The filtering stage of the Montech Century Gold 650W PSU is textbook, with a total of four Y capacitors, two X capacitors, and two filtering inductors. The rectifying bridge is placed on a plain heatsink with very little heat dissipation area. Almost the same goes for the active APFC components, which are attached to a much longer but equally plain heatsink across the side of the unit. Nippon Chemi-Con supplies the 400V/390μF APFC capacitor, with a sizeable filtering coil.


Two transistors form a typical half-bridge inversion topology at the primary side of the unit, while six MOSFETs generate the 12V line at the secondary side of the transformer. The 3.3V and 5V lines are generated via the DC-to-DC conversion circuits. This is a very typical configuration for an 80Plus Gold-certified unit. The heatsinks of the active switchers on either side of the transformer are of higher complexity than those used for the APFC circuitry and the primary bridge. All of the secondary capacitors, electrolytic and polymer alike, are provided by Nippon Chemi-Con and Nichicon, both of which are highly reputable Japanese manufacturers. 


Cold Test Results (~24°C Ambient)
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  • Threska - Tuesday, July 19, 2022 - link

    Well they could stand out by offering optional short cables in a carrying case so a person can mix and match with approved cables. That would stand out since most PSU companies don't. Also notice that that PSU would be good for cases that have a back vent instead of venting near the power switch.
  • DanNeely - Tuesday, July 19, 2022 - link

    IIRC a few OEMs sell shorter cables as optional accessories. I don't see a full second set ever being bundled with a PSU due to the increased cost and confusion/complaints from people who're upset they can't use both sets of GPU/peripheral cables at the same time. I suspect similar concerns about the increased support load from people who don't pay attention also stands in the way of a second package containing only short cables instead of long ones.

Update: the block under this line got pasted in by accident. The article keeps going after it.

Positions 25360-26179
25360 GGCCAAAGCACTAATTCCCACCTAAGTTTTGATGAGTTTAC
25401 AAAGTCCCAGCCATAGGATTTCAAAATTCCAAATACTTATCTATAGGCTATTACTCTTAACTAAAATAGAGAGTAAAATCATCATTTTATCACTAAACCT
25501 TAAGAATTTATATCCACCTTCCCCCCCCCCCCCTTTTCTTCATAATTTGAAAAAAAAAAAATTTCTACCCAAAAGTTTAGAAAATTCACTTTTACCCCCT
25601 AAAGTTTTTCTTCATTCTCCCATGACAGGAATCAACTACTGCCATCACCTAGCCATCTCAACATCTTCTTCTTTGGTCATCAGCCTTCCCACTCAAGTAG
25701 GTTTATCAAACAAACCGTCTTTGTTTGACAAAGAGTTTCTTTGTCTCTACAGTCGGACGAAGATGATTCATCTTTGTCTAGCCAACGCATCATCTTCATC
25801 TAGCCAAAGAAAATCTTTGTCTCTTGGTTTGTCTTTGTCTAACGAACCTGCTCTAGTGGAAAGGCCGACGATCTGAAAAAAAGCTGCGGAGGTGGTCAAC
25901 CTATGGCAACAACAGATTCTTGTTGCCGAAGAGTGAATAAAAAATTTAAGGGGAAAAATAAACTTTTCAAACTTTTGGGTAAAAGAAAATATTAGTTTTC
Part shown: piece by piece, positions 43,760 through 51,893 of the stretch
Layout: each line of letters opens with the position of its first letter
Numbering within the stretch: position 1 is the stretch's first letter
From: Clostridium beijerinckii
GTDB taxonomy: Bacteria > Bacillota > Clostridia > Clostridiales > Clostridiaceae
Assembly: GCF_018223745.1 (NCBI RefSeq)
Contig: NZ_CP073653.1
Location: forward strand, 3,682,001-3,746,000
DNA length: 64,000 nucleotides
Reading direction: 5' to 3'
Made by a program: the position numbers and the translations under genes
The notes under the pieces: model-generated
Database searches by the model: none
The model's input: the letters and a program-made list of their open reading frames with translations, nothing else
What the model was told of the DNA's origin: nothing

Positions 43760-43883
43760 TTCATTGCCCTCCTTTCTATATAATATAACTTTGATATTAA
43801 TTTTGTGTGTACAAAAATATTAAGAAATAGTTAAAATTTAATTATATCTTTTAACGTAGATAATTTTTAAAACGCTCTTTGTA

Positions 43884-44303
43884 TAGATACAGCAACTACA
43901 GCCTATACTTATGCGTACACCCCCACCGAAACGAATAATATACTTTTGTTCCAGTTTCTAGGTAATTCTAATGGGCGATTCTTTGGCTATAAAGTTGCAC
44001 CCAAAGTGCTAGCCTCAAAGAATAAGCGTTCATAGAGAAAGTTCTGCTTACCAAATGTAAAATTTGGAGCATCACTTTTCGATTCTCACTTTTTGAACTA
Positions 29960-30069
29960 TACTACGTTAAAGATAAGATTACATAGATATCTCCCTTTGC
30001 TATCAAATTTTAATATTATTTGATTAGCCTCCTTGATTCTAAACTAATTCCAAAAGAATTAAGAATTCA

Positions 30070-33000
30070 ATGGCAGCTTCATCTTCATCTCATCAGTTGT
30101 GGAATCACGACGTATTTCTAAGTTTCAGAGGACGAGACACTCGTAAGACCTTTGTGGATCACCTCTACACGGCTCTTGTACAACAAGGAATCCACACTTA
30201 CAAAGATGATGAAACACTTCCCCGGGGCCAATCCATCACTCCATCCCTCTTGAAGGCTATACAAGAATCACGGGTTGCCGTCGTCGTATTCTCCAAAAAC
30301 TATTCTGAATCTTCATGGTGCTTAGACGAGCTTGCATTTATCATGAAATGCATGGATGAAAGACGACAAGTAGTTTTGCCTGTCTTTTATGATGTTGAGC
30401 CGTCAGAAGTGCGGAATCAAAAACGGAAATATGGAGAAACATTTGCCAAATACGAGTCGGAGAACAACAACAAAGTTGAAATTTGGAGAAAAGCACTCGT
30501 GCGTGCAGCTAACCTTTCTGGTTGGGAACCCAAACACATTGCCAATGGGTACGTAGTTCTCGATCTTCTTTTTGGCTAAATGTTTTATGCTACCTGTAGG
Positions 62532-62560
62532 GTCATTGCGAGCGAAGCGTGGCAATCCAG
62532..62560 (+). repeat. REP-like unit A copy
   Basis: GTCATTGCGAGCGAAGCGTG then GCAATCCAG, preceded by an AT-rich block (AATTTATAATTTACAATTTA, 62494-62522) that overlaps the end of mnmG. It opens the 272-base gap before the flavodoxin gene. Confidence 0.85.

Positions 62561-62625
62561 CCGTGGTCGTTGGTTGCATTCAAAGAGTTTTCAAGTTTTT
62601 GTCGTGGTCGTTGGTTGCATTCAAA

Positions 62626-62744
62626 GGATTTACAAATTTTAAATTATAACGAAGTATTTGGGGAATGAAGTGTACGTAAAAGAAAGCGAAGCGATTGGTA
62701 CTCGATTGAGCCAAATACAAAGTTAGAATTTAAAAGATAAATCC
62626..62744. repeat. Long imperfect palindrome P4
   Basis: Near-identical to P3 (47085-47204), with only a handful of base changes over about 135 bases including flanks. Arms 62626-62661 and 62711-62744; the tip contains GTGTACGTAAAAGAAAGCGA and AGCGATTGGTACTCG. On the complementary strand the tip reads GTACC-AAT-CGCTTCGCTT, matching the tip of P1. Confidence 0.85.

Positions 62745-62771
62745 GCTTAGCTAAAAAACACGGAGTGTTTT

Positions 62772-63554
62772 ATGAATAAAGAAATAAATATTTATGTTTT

Bigger specsheet numbers stand in the way of including peripheral cables with variable numbers of plugs on them despite the fact that the days needing all 3 plugs on a string of 3 is increasingly unlikely. (Even though a mix of 2 and 3 plug cables used to be common years ago when they were all hard wired.) Some sort of modular setup built around splitter cables with 1 short and 1 long branch on a Y cable seems possible, but I haven't seen anyone actually do it.
  • Leeea - Tuesday, July 19, 2022 - link

    It feels like every year or two there is a new PSU brand that shows up offering X, Y, Z, and it is gone in another two years.

    Makes a person a bit leery.
  • artifex - Friday, July 22, 2022 - link

    It helps that this author points out the OEMs involved in the actual manufacture of components.
  • 5j3rul3 - Tuesday, July 19, 2022 - link

    Is there any 850W version review?

    Montech Centry 850W ONLY sales 100USD in Taiwan, R.O.C.
  • Leeea - Tuesday, July 19, 2022 - link


    That would be a very good price for the quality of the components shown in this review.
  • edzieba - Tuesday, July 19, 2022 - link

    Sounds like they omitted 'premium' features (RGB, bundled bags, cable sleeving, extra cables, fancy case design, etc) in favour of spending that money on higher quality components. I can get behind that philosophy.
  • bill.rookard - Tuesday, July 19, 2022 - link

    Agreed. So can I as most people don't see the PSU anyhow. Omit the fancy stuff, stick with a solid design and specify high quality parts and you'll have a good psu. Heck, that applies to almost anything these days.
  • Threska - Tuesday, July 19, 2022 - link

    I don't see the bag as a premium feature for the simple reason people keep stuff like PSUs for a long time* and they don't always use everything (the benefit of a modular PSU).

    *Goes along with the ten year warranty.
  • Samus - Tuesday, July 19, 2022 - link

    When you mentioned the phrase "PC Power & Cooling" I had to pour one out for the GOAT.